Kayaking is a delightful recreational sport that people of all ages can enjoy. Whether you rent a kayak and have already tried your first paddle or if you are starting, knowing the necessary equipment you need will make you feel more comfortable and better prepared.
Many times, if this is your first time kayaking you can rent the kayaking gear you need because you only need it for an experience in a lifetime. However, for water sports enthusiasts, investing in your kayak equipment is essential to ensure safety at all times. This, in turn, helps you enjoy the paddling experience more.
Buying your kayak equipment can be quite expensive, especially if you are unsure of the most critical parts of your equipment. It is essential to read up on the basics for your next rowing experience to ensure you have the equipment you need and don't spend a lot of money on items that are considered accessories rather than necessary parts.
One of the most requested equipment is, of course, your kayak. The type of kayak that you will need a lot depends on the type of kayak you are involved in and also on your experience in the sport. Your next essential piece of equipment is your paddle. Again, depending on the type of paddle you are in will determine the kind of paddle you will need. If you are not sure, you can seek advice from the dealer where you are buying your equipment.
Follow these general guidelines when deciding kayaking gear:
Use water temperature, not air temperature; This could mean wearing a wetsuit or a drysuit.
Wear unique layers on top.
Sun protection wear. Regardless of the cloud cover, a day in the water is a day of sun exposure. Therefore, wearing clothing with UV-rated fabrics is a good option (in addition to reflected UVB sunscreen)
Avoid cotton in all its layers, as it absorbs water and remains wet. Instead, look for quick-drying fabrics. Use rapid-drying polyester or nylon (or other synthetic materials) for every layer of clothing that comes in contact with your skin. Wool dries much slower but insulates when wet, so it is also a good option.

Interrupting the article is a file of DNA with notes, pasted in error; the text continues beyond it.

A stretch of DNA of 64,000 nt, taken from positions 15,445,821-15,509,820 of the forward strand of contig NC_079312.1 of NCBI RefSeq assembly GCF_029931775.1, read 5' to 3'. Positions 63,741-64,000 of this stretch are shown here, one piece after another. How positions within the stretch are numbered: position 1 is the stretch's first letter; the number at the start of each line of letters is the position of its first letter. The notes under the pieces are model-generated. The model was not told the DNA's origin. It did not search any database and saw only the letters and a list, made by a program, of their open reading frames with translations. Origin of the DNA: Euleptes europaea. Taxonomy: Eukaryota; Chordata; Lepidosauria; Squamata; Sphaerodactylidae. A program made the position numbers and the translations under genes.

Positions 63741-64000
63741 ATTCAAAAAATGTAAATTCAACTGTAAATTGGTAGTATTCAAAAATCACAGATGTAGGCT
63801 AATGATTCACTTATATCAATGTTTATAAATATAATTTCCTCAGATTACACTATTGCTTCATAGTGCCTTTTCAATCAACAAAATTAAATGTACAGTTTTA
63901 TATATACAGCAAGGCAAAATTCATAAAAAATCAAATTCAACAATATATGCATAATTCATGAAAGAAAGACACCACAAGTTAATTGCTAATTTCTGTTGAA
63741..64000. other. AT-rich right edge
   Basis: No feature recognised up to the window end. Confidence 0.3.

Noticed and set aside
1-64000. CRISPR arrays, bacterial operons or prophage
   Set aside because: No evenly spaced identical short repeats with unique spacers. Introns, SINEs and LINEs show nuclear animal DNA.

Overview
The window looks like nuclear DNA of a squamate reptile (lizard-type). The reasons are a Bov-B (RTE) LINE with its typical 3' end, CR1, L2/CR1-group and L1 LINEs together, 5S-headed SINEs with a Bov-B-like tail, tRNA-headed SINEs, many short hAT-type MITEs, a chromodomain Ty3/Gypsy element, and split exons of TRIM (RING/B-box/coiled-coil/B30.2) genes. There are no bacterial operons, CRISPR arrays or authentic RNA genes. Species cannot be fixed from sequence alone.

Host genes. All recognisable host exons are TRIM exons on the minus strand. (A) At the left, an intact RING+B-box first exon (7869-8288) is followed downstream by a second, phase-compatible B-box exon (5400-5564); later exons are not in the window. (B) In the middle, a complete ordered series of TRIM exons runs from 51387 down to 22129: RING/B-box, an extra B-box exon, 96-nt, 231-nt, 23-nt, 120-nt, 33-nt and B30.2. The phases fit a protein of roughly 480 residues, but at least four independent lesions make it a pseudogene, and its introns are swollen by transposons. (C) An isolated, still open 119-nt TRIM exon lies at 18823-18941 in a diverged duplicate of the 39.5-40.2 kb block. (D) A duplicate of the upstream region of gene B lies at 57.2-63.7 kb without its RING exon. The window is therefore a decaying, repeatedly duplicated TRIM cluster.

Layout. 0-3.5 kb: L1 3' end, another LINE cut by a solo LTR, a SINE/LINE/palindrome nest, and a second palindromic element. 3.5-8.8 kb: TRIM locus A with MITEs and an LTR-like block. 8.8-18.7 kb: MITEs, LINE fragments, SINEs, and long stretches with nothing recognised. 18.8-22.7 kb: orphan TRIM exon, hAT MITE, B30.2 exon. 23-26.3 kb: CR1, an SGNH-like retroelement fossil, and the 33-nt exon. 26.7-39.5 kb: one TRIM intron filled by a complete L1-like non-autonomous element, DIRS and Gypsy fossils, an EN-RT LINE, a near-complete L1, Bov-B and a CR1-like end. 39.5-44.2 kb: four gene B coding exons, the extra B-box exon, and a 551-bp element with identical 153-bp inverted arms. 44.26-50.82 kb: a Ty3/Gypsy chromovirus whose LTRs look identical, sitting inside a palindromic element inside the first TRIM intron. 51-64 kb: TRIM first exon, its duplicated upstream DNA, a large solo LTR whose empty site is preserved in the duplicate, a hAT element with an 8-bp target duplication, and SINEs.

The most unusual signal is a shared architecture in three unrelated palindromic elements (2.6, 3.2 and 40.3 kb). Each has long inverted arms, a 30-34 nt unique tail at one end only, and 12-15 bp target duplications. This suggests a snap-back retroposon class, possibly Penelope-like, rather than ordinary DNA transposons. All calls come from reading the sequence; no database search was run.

Wear clothing that allows you to move comfortably and can sit for a long time.
Look for wear-resistant fabrics that are stronger and can withstand abrasion from sand, water, and hard materials in a kayak.
Avoid "rusty" bras and accessories - Water, primarily saltwater, attacks many metals, so strong plastic is a good alternative. You can probably trust that the metal components in your paddle gearboxes are wear-resistant.
Have you ever tried wearing a wetsuit after your hit? What matters is what you wear before getting on the boat. And the strategy is the same, whether on your virgin journey or your millionth journey: you saw the immersion, not the success.
The risks of tipping over in cold water range from immediate pulmonary and cardiac shock to drowning and potentially hypothermia. And don't plan on wearing a wetsuit after the hit, because it will be late and it will be almost impossible.
A wetsuit is minimum protection required for these conditions. It's usually made from thicker neoprene and insulates you by keeping a thin layer of water (your body warms it) next to your skin. For cold water, consider taking thicker long sleeve long leg full body wetsuits (3mm-7mm, depending on the actual water temperature).
The drysuit is for cold water (and air). It is made of waterproof material and also has watertight seals on the vents to keep you completely dry. You can adjust the heat by wearing long underwear or another layer of insulation underneath.
Coastal water temperatures are listed on the National Oceanic and Atmospheric Administration's (NOAA) water temperature map. For inland waters or areas not covered by NOAA, search online, ask your guide or contact a local club or store. The store staff can also advise you on wet suits and dry clothing.
When choosing your layers, consider the warmth of a wetsuit or drysuit, as well as the PFD. Here is a blog post about the Differences between a Wetsuit and a Drysuit.
Base Layer: The warm water in a wetsuit makes the moisture-wicking underlayer unnecessary. However, it is a good idea to wear a swimsuit underneath so that you can remove your wetsuit later without having to search for a unique wardrobe.
Middle layer: the warm water will insulate you inside and by the thickness of the suit itself. In cold conditions, you can look for thicker wetsuits.
Outer layer: Your wetsuit is wind and water-resistant. When wearing a long-sleeved jumpsuit, there is generally no need for an outer layer.